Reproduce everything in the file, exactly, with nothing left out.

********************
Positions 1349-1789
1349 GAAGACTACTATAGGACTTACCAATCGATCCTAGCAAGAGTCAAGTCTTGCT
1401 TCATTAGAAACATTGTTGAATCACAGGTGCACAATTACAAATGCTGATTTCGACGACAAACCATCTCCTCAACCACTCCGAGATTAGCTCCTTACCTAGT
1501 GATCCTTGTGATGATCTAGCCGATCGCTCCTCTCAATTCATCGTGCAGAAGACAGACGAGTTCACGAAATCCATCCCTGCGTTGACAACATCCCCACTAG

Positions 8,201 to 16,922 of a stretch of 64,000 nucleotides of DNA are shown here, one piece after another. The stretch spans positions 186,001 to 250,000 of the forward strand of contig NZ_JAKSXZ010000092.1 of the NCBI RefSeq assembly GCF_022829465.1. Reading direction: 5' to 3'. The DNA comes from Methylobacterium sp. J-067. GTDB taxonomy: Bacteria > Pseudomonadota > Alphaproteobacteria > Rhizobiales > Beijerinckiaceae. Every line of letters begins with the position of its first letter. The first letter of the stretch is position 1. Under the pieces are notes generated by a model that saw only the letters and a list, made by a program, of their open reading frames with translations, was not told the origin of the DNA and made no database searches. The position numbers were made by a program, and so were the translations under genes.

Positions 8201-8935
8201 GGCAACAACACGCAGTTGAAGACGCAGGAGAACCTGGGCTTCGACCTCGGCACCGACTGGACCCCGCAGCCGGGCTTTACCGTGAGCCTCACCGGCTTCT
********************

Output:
Positions 1349-1789
1349 GAAGACTACTATAGGACTTACCAATCGATCCTAGCAAGAGTCAAGTCTTGCT
1401 TCATTAGAAACATTGTTGAATCACAGGTGCACAATTACAAATGCTGATTTCGACGACAAACCATCTCCTCAACCACTCCGAGATTAGCTCCTTACCTAGT
1501 GATCCTTGTGATGATCTAGCCGATCGCTCCTCTCAATTCATCGTGCAGAAGACAGACGAGTTCACGAAATCCATCCCTGCGTTGACAACATCCCCACTAG

Positions 8,201 to 16,922 of a stretch of 64,000 nucleotides of DNA are shown here, one piece after another. The stretch spans positions 186,001 to 250,000 of the forward strand of contig NZ_JAKSXZ010000092.1 of the NCBI RefSeq assembly GCF_022829465.1. Reading direction: 5' to 3'. The DNA comes from Methylobacterium sp. J-067. GTDB taxonomy: Bacteria > Pseudomonadota > Alphaproteobacteria > Rhizobiales > Beijerinckiaceae. Every line of letters begins with the position of its first letter. The first letter of the stretch is position 1. Under the pieces are notes generated by a model that saw only the letters and a list, made by a program, of their open reading frames with translations, was not told the origin of the DNA and made no database searches. The position numbers were made by a program, and so were the translations under genes.

Positions 8201-8935
8201 GGCAACAACACGCAGTTGAAGACGCAGGAGAACCTGGGCTTCGACCTCGGCACCGACTGGACCCCGCAGCCGGGCTTTACCGTGAGCCTCACCGGCTTCT